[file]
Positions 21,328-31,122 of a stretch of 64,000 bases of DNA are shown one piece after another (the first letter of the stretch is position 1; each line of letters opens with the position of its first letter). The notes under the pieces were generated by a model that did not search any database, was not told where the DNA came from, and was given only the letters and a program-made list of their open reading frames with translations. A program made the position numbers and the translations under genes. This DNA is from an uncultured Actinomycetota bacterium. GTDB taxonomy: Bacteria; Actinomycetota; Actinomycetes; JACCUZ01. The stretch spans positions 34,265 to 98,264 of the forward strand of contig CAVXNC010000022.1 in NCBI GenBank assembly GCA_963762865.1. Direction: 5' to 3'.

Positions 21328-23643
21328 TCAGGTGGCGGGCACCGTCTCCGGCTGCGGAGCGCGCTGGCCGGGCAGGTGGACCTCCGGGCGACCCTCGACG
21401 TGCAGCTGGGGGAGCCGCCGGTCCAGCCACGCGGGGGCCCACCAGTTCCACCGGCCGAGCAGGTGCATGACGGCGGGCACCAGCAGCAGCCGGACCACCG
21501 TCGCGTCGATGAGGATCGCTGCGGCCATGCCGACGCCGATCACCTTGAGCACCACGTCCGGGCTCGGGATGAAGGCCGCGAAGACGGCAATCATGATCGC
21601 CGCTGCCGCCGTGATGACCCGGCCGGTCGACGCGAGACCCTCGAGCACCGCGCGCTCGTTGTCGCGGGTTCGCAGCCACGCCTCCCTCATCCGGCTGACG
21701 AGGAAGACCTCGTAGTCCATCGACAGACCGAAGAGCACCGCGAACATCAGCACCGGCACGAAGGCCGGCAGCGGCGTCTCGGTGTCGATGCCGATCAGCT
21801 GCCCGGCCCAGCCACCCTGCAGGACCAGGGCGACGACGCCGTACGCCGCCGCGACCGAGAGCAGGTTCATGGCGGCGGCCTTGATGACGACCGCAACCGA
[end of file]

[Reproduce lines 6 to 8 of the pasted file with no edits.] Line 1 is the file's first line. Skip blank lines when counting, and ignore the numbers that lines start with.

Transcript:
21601 CGCTGCCGCCGTGATGACCCGGCCGGTCGACGCGAGACCCTCGAGCACCGCGCGCTCGTTGTCGCGGGTTCGCAGCCACGCCTCCCTCATCCGGCTGACG
21701 AGGAAGACCTCGTAGTCCATCGACAGACCGAAGAGCACCGCGAACATCAGCACCGGCACGAAGGCCGGCAGCGGCGTCTCGGTGTCGATGCCGATCAGCT
21801 GCCCGGCCCAGCCACCCTGCAGGACCAGGGCGACGACGCCGTACGCCGCCGCGACCGAGAGCAGGTTCATGGCGGCGGCCTTGATGACGACCGCAACCGA